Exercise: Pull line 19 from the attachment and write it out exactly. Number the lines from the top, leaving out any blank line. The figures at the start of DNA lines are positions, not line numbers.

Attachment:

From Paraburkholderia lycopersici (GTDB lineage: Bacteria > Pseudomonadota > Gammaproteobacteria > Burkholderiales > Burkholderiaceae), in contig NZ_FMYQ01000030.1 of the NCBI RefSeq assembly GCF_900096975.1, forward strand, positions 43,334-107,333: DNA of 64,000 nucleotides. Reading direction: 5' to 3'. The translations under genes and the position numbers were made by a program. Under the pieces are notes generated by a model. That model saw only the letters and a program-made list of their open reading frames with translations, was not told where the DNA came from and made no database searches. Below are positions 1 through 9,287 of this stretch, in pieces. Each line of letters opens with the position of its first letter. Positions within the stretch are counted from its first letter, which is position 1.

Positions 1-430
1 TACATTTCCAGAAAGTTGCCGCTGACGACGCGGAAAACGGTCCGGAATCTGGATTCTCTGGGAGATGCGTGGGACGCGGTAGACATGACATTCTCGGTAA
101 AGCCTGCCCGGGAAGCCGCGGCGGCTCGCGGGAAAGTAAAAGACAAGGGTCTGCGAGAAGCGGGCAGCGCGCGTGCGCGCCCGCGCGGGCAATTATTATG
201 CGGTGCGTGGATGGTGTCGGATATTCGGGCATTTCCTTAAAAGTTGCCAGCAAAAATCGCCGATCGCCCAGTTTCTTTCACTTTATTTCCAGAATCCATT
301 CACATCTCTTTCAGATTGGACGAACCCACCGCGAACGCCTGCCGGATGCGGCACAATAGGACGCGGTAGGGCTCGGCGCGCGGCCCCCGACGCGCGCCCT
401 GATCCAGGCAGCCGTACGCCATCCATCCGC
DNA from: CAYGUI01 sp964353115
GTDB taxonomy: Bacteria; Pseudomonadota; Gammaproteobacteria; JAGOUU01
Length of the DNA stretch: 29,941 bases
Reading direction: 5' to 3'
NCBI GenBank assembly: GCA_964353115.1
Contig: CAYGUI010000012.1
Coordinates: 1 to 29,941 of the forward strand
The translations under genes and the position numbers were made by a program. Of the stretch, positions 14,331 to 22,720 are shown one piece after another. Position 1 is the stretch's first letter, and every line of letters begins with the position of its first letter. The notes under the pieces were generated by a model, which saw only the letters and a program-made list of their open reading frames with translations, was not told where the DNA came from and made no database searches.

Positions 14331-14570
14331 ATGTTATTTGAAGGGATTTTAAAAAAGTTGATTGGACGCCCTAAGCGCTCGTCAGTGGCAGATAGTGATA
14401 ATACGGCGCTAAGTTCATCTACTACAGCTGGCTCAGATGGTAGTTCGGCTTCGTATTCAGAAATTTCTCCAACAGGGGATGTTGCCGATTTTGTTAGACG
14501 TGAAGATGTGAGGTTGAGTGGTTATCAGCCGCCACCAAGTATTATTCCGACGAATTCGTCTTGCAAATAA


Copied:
14501 TGAAGATGTGAGGTTGAGTGGTTATCAGCCGCCACCAAGTATTATTCCGACGAATTCGTCTTGCAAATAA